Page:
The initial design sessions with Repco took approximately a month. The other phases included planning sessions with the web team, development of the code and the vehicle mapping table (which took around 6 months), and migration of existing content to DITA. Then following integration of all the components, and testing. Documentation, training and knowledge transfer was important. Then the initial conversion and content upload took a while – more than 200GB. Then came the go live date, and ongoing support.
Results of the launch
The project launched late in 2012. The response from the market was very positive. They achieved their revenue goals and ROI well within the first year. Most existing customers migrated to the new system, and more than 1000 new customers signed up.
A few project notes
DITA was a good solution for this system, using basic topics and a very light layer of specialisation for vehicle tagging. The team may need to add more specialisation in future, based on customer demands for dynamic representations, such as decision tables. A next step may be a live link to parts, so that the parts are ready when you come in to work the next day. The single sourcing aspect is extremely useful. Store the content in one place and be able to output in many formats, such as PDF. The team found DITA easy to work with, as there are many tools available.
You need a level of skill with XML. DITA also very much steers you to author your content as topics, which may not suit every solution. You may also need new tools. And with a laugh, Gareth said that you risk turning into one of those DITA fans who runs around recommending DITA as a solution for everyone else.
The huge amount of content caused many delays, which were not entirely expected. The information structure required a number of design changes during development, due to the complexity of vehicle classification. The DITA CCMS required a lot of specific configuration and optimisation to ensure it was performing as required.
Thank you Gareth for an insight into a very interesting project and a cool system.
Michael started off by telling us what DITA is and giving us some historical background.
What is DITA and who is using it?
DITA (Darwin Information Typing Architecture) is an open standard for designing, creating and publishing modular information, such as technical publications, help sets and websites. The standard is owned by OASIS. It was originally created for technical communication, but was designed to be more broadly applicable. We are starting to see other types of content adopt the DITA standard now too, such as learning and training. As a result, some LMS systems are now adapting to support DITA too.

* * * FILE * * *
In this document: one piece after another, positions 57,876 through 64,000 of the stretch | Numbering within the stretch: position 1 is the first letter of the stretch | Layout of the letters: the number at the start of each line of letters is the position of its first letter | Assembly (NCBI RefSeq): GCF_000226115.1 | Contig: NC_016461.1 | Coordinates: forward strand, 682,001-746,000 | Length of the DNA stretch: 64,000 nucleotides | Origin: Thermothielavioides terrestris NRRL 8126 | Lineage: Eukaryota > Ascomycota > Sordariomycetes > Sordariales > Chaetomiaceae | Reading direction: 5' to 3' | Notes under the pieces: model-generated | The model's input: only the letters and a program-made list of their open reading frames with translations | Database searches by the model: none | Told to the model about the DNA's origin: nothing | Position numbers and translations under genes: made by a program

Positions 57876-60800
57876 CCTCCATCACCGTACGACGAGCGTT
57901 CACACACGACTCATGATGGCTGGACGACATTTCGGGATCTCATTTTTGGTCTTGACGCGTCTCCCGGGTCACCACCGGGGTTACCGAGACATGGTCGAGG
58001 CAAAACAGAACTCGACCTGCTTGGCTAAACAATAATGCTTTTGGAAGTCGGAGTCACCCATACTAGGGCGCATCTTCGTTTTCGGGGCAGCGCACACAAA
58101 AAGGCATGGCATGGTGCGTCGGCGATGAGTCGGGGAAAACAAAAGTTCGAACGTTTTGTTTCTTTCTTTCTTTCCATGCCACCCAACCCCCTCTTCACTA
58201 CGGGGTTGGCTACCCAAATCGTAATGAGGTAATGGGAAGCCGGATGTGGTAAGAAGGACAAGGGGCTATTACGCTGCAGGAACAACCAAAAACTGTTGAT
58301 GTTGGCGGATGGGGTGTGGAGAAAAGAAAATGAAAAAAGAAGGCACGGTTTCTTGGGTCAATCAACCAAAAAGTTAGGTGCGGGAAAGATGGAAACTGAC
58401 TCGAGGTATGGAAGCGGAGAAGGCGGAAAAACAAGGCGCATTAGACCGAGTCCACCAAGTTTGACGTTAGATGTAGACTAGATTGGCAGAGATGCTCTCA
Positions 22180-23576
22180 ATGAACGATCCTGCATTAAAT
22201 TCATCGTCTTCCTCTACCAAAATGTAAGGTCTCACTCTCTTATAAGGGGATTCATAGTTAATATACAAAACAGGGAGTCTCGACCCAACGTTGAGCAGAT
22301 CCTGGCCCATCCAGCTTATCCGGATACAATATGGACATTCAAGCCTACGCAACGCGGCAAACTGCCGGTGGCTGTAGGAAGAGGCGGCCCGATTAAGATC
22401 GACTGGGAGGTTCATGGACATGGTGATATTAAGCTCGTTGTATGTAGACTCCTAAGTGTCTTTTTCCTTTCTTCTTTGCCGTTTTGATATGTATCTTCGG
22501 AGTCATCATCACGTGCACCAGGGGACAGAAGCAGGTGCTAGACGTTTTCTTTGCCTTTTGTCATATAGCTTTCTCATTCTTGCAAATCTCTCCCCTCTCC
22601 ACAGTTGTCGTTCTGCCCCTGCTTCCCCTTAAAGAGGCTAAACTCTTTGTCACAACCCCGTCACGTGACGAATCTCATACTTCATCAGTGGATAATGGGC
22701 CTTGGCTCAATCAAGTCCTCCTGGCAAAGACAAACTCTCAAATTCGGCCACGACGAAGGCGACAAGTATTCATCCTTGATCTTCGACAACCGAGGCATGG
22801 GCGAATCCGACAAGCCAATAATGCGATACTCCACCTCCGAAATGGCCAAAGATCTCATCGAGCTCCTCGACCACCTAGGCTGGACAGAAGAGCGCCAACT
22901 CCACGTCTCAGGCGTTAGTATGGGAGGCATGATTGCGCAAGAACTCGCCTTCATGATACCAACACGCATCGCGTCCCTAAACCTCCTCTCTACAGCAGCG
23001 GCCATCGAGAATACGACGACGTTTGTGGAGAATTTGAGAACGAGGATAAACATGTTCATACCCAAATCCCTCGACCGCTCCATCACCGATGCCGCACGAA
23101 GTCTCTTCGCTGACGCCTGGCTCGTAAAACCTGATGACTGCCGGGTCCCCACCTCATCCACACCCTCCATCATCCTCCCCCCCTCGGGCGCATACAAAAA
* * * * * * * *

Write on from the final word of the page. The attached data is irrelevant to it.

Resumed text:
The latest DITA standard, OASIS DITA 1.2, was approved in December 2010.
A public survey at ditawriter.com conducted a survey and found that around 250 companies have posted public case studies. Breaking the usage down by industry sector, around 30% of companies that use DITA are in the software sector. Geographically, the largest number of DITA users is in North America, followed by Europe.
In technical communication, a survey in 2008 found that DITA was the most popular standard, at 35%.
Michael discussed some case studies from around 2008-9,including the reasons why the companies adopted DITA :
- Avaya adopted DITA to solve problems of low-quality for globalised content, inconsistency in content and style, and problems in training new writers. They reported improvements in these areas, as well as increased user satisfaction and happier writers,
- CaridianBCT adopted DITA to reduce translation costs. They reported savings of $100,000 in the first year.
- Medtronic needed to improve productivity. The metrics quoted were based on the amount of content that the team managed to produce using the new reuse model.
- WebSphere adopted DITA for content reuse in the documentation for their application server product. They report 80% reuse of their content across the entire set. Note that the percentage of reuse required depends on the amount of commonality across the different products.
Michael discussed a study by the Gilbane Group, called “Smart Content in the Enterprise”. One of the most interesting aspects was a shift from an inward-facing to an outward-facing view of the content. Focus on what the users need from the content, and on delivery as the starting point of design.
The core elements are providing metadata, integrating social systems with the content, and using structured content as the source.
Getting practical – DITA topics and maps
DITA is all about chunks of content called topics. This concept has nothing to do with reuse. It’s all about content use. With all types of content other than novels, people jump in and out of a book or manual to find what they need. They don’t read the book from start to finish. What we must do is understand what the user needs to do, and prioritise that over the needs of the product.
Here Michael took us through the core elements of DITA:
- The high-level structure of a topic in DITA.
- An example of a DITA map. A map does all the referencing and organising. You would have a map per output format.
- A map in topic links.
- A map with generated navigation and links. The build process takes the information in the map, and turns it into a table of contents and supported linking patterns.
Michael showed us the underlying DITA tags for conditional processing. We don’t assert that you should include or exclude something. Instead, we assert that it applies to a specific product or products.
Then you set conditions as part of the build process, to include or exclude products, or to flag specific content.
In some cases, you want to reuse a fragment of a topic or a fragment of a map. In those cases, you would use a conref.
A conref is basically an empty element that instructs the build process to pull in the content from another element at publication time.
Note that you should do this as little as possible. In most cases, you would use conditional processing to include or exclude a topic. Reason: If people change a paragraph, it could mess up your content reuse. Topics are a more basic unit of structure, and so are less subject to breaking changes.
The idea is that different types of information are best served by different structures. What’s more if a particular type of information is presented in a particular structure, that will help the user understand the information.
DITA defines a specific set of structures for tasks. For example